Newbie to the Camera world so thanks for the great info. I bought a Canon 50mm F/1.8 for portraits based on other chats and very happy with it, but I am curious to understatnd why I have to stand further away then for the F/1.4. Probably very basic, but I'm still trying to understand the relationships amongst all the different "parts of the photo". 


What makes you think you have to stand farther away when using the 50mm f1.8 ?

 

Is it something you read about? Or have you compared these two lenses side by side?

Mike Sowsun
S110, SL1, 80D, 5D Mk III
Occasional Contributor
Posts: 5
Registered: ‎11-24-2018

Re: Minimum Focusing Distance Question

sorry for the confusion. I already bought a 1.8, but I started reading that the 1.4 was so much better and worth the extra money. From what I can research today, it appears that the difference is quite small and the average hack like myself would never see the difference. 

Occasional Contributor
Posts: 5
Registered: ‎11-24-2018

Re: Minimum Focusing Distance Question

Thanks Mike. I was reading the thread on question 

Please recommend lens for portraits

 

 and I came across this in a reply

 

I agree with Ciccopo. 50mm is probably the best length for portraits on a crop sensor. And the f/1.4 version is probably the best choice at around your budget.

You could also go for the Canon 85mm f/1.8, but you would need rom to stand back a bit with a crop body, and you would tend to get tighter head or head and shoulders only shots.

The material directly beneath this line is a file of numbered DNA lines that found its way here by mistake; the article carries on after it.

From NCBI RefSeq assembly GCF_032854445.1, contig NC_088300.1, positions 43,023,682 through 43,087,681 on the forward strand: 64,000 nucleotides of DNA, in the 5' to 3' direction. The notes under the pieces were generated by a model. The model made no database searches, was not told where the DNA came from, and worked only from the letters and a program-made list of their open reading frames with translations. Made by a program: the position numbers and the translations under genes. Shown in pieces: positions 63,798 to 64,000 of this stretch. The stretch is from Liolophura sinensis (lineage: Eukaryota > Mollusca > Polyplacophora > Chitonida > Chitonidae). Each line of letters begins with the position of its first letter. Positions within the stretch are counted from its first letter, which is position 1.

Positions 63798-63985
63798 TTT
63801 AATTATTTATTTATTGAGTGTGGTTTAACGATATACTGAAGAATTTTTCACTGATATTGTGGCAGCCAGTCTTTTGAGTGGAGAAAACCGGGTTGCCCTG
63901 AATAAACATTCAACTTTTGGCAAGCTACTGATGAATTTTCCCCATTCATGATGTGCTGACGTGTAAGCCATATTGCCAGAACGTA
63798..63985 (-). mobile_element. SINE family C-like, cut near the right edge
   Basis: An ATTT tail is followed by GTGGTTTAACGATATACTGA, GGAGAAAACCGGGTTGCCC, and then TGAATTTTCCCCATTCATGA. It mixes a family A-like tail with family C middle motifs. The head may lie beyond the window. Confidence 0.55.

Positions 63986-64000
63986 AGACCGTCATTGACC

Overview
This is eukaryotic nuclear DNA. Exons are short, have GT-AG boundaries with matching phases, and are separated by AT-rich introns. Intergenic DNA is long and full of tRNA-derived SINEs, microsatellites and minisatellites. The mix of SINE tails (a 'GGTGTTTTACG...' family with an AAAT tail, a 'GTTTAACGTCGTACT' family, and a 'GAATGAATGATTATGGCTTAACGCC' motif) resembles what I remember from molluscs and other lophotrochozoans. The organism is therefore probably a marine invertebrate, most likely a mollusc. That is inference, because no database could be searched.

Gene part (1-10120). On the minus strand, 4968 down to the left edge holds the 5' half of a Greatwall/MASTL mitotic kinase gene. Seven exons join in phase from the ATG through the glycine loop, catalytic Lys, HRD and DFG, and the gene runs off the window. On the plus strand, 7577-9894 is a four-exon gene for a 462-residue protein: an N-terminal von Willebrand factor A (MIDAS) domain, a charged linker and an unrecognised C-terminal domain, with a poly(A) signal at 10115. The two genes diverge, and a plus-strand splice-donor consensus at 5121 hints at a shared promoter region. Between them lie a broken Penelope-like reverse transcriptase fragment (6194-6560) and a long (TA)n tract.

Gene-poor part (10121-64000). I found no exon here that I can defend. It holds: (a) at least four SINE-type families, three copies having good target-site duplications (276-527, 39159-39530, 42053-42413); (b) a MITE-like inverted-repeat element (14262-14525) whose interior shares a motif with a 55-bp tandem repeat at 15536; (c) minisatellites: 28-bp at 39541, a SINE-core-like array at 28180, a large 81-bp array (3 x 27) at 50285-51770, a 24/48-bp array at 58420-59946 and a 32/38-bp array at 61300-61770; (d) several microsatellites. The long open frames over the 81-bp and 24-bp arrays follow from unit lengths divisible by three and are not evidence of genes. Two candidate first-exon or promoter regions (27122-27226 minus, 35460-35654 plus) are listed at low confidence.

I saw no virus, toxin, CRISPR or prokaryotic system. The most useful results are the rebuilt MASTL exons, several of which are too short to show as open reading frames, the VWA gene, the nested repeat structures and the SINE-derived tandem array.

Before I also invested in a 1.4, I wanted to find out if it is worth it and from what I can gather, it is not worth it for the non-professional. 

Reputable Contributor
Posts: 563
Registered: ‎12-24-2013

Re: Minimum Focusing Distance Question

The Canon EF 50mm f/1.8 STM lens is a great lens and is great value for the money.

 

I would not recommend the EF 50mm f/1.4 USM for the average user because the negative factors (higher cost, poor AF motor reliability) outweigh any positive factors.

Mike Sowsun
S110, SL1, 80D, 5D Mk III
Occasional Contributor
Posts: 5
Registered: ‎11-24-2018

Re: Minimum Focusing Distance Question

Thank you all for your immediate responses.
VIP
Posts: 10,198
Registered: ‎12-07-2012

Re: Minimum Focusing Distance Question

"The Canon EF 50mm f/1.8 STM lens is a great lens and is great value for the money."

 

And, the appeal of the f1.8 STM lens ends with the low cost. If you discount the price factor, which I already gave in to, the f1.4 is the better lens package. I used two of them for years and when I say I used them, they got used. Daily, with no malfunctions. There is a reason the f1.8 is cheaper don't forget that. It is more plasticiky and the f1.4 is more metalish. So better build goes to the f1.4. It does have the slightly wider aperture which among other things has better bokeh. Need to shoot at f1.4, oh, wait the f1.8 doesn't have that. MF is also better on the f1.4.

Bottom line they are both sharp and work well. If money is your main most concern, that by all means buy the f1.8. However, if you can drop the dime get the f1.4.

In my case I bought the fantastic 50mm f1.2L which blows any other 50mil out of the water!

EOS 1DX and 1D Mk IV, along with, a lot of other stuff.